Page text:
Shows the historical development of communication in the Philippines from pre-Spanish times to the present.

Martial Law Period 1972 - 1985


1972 - 1985

  • The Martial law period can be described as the Era of Guided Media and the Rise of the Alternative Press.
  • Mass media controls were established. Editors and journalists were among the first to be arrested and incarcerated in military prison camps.
  • It was a time of Marcos media vs. Mosquito Press or the alternative press.
  • Media ownership became more concentrated in the hands of a few individuals or families close to the regime.
  • There was monopolistic ownership of telecommunications by the regime's favored relatives and friends. Telephoney was monopolized by the Philippine Long Distance Telephone Company, domestic satellite by DomSat Phils., and Cable Television by Sining Makulay.
  • "Transnationalization" of the Philippine telecommunication started as Marcos cronies were forced to enter into joint venture with foreign partners because of the capital-intensive nature of telecommunications. Among foreign partners were Cable and Wireless, Marubeni, and Siemens GTE.
  • We Forum, started out as a weekly for the youth; became forerunner of what was called, the alternative press in the early 1980s together with the Philippine Collegian of the University of the Philippines
  • In the 70s, Press Foundation for Asia batted for development Journalism, highlighting issues and events on population, science and technology, health, nutrition and education. Its proponents were Juan Mercado, Alan Chalkley, Jose Luna Castro and Romeo Abundo.
  • The 1980s saw the Emergence of the Alternative Press.
  • The assasination in 1983 of Senator Benigno Aquino released the floodgates of press freedom in the Philippines.
  • Xerox journalism and cassette journalism made it impossible for the Marcos regime to suppress information on the tragic assasination of Aquino.
  • There was the pre-eminence of radio as instrument of change: Radio Veritas and Radyo Bandido.
  • Campus publications took an activist stand on social issues.
  • The Philippine Daily Inquirer founded on December 9, 1985 became the leading newspaper after the EDSA Revolution in 1986.

Milestones of the Period include:

  • Emergence of the Development Communication as a field of study and as a profession (1970)
  • Publication of communication and journalism books by Filipino authors (1967, 1977, 1979, etc.)
  • Convening of the UNESCO International Commission for the Study of Communication (McBride Commission), 1977
  • In December 1972, government information officers organized the Public Relations Organizations of the Philippines (PROP) to foster stronger fellowship and cooperation among its members and to raise the status of PR practitioners in the government through continuing education.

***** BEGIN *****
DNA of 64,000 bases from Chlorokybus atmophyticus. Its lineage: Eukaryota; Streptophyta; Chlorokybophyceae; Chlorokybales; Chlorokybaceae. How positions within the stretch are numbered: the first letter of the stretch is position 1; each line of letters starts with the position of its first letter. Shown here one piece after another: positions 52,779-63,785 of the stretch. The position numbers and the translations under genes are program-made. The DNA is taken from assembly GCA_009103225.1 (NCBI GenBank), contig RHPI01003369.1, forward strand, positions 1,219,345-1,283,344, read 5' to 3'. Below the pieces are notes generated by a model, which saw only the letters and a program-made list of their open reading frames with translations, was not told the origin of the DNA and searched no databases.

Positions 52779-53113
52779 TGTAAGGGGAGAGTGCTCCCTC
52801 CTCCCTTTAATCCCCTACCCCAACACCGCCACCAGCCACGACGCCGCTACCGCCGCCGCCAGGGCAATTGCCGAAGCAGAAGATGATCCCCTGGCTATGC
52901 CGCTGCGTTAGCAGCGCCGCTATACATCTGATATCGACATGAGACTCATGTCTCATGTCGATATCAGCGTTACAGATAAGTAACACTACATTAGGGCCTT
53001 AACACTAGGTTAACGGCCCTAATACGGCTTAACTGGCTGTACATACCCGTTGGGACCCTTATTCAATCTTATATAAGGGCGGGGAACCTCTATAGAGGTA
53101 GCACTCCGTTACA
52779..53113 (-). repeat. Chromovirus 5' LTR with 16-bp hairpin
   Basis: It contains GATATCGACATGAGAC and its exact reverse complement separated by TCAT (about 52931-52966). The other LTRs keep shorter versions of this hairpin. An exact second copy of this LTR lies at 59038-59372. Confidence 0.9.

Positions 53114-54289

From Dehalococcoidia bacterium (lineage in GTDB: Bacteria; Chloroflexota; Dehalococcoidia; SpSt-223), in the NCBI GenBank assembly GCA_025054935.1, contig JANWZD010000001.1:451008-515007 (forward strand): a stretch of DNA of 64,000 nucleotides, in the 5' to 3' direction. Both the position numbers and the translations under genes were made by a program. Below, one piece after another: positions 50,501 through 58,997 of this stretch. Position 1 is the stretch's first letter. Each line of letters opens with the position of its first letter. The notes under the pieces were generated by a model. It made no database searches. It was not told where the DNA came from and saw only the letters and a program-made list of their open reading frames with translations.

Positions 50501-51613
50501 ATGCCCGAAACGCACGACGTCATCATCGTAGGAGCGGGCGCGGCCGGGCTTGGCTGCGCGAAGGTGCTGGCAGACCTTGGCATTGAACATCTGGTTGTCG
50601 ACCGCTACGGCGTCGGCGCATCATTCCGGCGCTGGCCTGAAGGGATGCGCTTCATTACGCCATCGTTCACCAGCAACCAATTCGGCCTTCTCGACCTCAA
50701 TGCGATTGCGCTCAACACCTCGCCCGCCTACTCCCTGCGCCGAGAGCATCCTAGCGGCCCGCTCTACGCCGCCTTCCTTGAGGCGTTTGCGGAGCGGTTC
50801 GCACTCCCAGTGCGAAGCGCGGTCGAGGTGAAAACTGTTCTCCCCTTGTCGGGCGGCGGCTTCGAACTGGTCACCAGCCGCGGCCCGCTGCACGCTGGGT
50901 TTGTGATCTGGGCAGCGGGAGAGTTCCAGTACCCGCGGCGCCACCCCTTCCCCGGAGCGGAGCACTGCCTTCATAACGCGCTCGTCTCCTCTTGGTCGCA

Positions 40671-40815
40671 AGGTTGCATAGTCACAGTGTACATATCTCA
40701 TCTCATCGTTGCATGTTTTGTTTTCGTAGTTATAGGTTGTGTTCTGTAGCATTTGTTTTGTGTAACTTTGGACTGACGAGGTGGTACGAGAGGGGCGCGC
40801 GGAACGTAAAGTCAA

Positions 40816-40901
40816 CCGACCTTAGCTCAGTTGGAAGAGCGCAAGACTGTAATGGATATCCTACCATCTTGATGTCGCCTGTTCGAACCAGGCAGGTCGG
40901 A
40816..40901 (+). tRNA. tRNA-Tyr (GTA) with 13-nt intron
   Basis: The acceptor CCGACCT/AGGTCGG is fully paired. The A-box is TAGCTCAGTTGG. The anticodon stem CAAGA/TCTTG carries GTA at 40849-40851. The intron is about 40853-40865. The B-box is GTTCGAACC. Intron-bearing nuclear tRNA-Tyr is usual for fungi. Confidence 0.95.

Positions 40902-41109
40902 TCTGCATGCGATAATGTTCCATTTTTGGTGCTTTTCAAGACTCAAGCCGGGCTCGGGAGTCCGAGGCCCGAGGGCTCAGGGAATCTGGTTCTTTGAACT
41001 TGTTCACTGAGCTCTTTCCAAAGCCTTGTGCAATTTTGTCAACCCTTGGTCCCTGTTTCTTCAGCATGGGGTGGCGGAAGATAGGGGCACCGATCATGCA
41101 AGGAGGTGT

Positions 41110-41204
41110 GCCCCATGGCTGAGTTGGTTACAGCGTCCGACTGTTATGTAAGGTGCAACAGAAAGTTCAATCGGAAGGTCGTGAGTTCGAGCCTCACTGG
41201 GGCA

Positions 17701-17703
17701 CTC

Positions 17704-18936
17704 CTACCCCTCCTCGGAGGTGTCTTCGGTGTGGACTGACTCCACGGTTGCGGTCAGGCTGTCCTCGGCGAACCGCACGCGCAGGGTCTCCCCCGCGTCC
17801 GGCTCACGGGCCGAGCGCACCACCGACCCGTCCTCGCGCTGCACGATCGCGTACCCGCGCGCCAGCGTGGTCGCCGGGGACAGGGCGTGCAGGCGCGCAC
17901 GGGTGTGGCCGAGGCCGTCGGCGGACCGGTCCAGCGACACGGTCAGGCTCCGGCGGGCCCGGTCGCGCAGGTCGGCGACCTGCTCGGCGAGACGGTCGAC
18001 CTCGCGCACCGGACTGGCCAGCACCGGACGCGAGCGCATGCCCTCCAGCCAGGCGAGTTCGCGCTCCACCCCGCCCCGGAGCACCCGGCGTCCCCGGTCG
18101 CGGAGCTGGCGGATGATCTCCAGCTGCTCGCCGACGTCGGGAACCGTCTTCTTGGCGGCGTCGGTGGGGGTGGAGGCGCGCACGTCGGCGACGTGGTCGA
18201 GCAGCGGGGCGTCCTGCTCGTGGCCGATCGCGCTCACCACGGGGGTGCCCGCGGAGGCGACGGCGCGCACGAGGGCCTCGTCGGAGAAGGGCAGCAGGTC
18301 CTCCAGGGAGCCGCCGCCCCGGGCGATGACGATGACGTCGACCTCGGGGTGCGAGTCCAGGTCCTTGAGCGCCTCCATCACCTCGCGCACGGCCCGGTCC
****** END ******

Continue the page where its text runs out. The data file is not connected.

• In 1973, the Kapisanan ng mga Brodkaster sa Pilipinas (KBP) was organized to provide mechanism for self-regulation in the broadcast industry.
  • Communication Foundation for Asia (CFA) founded in 1975 by Fr. Cornelio Lagerway, MSC pioneered in the use of mass media in spreading the Word of God.
  • In 1976, UPLB Department of Development Communication was the first institution in the world to offer undergraduate and graduate courses in DevCom.
  • The very first presidential decree reorganized the government bureaucracy and created the Department of Public Information, a first in Philippine History.
  • Marcos ordered all mass media closed except for the government radio and TV stations in Manila - the Voice of the Philippines, (operated by the National Media Production Center) and the stations of the Philippine Broadcasting System.
  • Far East Broadcasting Network, owned and operated by Protestant missionaries was allowed to resume operation on September 25, 1972.
  • All leading pre-martial law metropolitan newspapers and magazines were closed down. They include: Manila Times and sister-paper Daily Mirror; Manila Chronicle; Philippines Free Press, the Graphic, and the Nation.
  • Manila Bulletin was the only newspaper that was exempted from being closed down by Marcos; on November 22, 1972 it was revived under the new name, Bulletin Today.
  • Daily Express, then four months old (established June 1972) was allowed to resume operations (Juan Perez, Publisher (Reportedly owned by Roberto S. Benedicto)
  • Channel 9 was allowed to resume operations (Kanlaon Broadcasting Corporation, later renamed Radio Philippine Network (also owned by Benedicto)
  • Benedicto, a close Marcos ally took control of: Radio Philippines network (6 TV, 15 radio stations); Banahaw Broadcasting Corporation (2 TV, 7 radio stations); Inter-island Broadcasting Corporation (8 TV, 4 radio stations)
  • Benedicto was also a major stockholder in telecommunications enterprises: Domestic Satellite Corp.; Nivico Philippines, Inc.; Oceanic Winders Corp.; and Eastern Telecommunications Philippines Inc.